Here is the low-down:
“Tim Berners-Lee, the main inventor of the web, is believed to be the man who first made hyperlinks blue. Mosaic, a very early web browser, displayed webpages with a (ugly) gray background and black text. The darkest color available at the time that was not the same as the black text was that blue color. Therefore, to make links stand apart from plain text, but still be readable, the color blue was selected.”
Bennet Feely, Quora.com Discussion
When Sir Tim made the choice to make links default to blue with an underline, he probably was not thinking about user accessibility. It is a great coincidence he did though, because according to Joe Clark that made it much easier for those who have variations of color-blindness:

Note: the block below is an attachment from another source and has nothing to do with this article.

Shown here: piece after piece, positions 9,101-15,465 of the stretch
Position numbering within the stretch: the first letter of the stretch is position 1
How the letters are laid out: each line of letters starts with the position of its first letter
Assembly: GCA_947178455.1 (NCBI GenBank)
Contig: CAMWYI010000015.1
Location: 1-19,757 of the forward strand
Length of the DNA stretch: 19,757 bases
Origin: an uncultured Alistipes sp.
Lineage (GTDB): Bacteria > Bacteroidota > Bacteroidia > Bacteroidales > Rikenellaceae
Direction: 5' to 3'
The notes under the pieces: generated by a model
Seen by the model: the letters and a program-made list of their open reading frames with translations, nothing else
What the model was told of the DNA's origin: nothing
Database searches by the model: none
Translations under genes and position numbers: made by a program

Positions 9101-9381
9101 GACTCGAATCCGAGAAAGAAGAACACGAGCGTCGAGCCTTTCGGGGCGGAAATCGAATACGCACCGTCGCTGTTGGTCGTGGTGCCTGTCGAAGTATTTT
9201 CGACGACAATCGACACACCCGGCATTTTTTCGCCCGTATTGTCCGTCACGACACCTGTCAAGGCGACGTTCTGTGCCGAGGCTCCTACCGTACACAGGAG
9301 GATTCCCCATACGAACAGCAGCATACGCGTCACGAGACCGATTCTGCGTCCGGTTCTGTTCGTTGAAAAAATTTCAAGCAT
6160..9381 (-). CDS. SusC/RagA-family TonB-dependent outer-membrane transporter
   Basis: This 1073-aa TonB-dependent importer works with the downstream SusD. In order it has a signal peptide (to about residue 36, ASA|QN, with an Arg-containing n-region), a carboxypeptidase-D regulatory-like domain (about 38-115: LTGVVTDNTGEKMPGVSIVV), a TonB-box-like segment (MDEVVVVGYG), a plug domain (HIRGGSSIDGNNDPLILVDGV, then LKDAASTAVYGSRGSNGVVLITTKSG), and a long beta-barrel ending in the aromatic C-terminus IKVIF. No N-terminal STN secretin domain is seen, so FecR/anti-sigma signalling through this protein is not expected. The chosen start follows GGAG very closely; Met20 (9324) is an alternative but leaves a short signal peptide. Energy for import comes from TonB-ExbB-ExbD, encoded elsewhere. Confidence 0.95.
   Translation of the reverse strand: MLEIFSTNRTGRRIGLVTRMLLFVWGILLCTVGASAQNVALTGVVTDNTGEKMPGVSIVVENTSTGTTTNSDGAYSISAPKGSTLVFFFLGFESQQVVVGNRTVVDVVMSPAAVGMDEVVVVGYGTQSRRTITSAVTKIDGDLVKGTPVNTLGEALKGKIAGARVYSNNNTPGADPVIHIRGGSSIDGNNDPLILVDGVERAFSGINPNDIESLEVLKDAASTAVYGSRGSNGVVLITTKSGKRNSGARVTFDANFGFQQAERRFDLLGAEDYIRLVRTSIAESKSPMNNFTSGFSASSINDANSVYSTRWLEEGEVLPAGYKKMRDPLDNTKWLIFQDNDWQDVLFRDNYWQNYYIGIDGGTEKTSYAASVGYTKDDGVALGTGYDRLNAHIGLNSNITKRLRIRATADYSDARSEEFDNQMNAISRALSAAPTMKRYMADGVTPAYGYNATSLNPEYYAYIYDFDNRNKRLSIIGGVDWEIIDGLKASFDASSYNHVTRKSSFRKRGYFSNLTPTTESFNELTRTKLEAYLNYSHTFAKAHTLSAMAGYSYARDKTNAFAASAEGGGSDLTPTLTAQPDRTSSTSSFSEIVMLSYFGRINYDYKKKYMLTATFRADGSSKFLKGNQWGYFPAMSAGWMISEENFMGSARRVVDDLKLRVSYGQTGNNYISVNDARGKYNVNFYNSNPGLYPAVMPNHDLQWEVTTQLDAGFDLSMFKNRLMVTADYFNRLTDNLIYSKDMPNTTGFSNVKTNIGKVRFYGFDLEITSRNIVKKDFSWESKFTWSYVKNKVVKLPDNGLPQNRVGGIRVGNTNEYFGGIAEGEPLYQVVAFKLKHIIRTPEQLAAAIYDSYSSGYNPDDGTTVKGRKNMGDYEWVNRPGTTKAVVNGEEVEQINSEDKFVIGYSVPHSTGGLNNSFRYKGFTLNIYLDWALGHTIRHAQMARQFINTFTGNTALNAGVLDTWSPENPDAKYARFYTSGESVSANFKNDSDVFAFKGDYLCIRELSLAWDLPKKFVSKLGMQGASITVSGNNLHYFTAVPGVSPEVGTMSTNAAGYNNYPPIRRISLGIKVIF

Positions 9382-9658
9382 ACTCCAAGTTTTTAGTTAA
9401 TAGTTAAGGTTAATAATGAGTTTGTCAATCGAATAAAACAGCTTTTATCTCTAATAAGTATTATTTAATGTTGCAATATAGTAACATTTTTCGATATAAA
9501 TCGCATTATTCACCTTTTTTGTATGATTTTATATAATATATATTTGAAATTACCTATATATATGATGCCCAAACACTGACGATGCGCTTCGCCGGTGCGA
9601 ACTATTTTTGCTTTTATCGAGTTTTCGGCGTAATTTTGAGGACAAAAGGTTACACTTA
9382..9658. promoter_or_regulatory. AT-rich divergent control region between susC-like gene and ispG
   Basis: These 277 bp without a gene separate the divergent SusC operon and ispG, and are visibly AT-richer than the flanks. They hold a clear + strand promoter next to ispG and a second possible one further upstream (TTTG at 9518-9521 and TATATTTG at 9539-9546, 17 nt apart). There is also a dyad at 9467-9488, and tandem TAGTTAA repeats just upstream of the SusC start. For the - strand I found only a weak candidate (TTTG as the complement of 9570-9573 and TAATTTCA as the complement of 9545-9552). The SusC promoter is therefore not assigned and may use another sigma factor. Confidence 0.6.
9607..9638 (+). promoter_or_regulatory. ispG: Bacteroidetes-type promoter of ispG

“Red and green are the colours most affected by colour-vision deficiency. Almost no one has a blue deficiency. Accordingly, nearly everyone can see blue, or, more accurately, almost everyone can distinguish blue as a colour different from others. It was pure good luck that the default colour of hyperlinks is blue with underlining.”
Joe Clark, Building Accessible Websites
Even though nowadays we have the ability to change links from the default style, it is pretty crazy to think how one person’s decision is able to completely change the way millions of people identify hyperlinks.
A few days ago I became aware of an attempt to hack into WordPress sites to create a botnet. Basically what they are doing is finding websites built on WordPress, then trying to Brute-Force login to the site.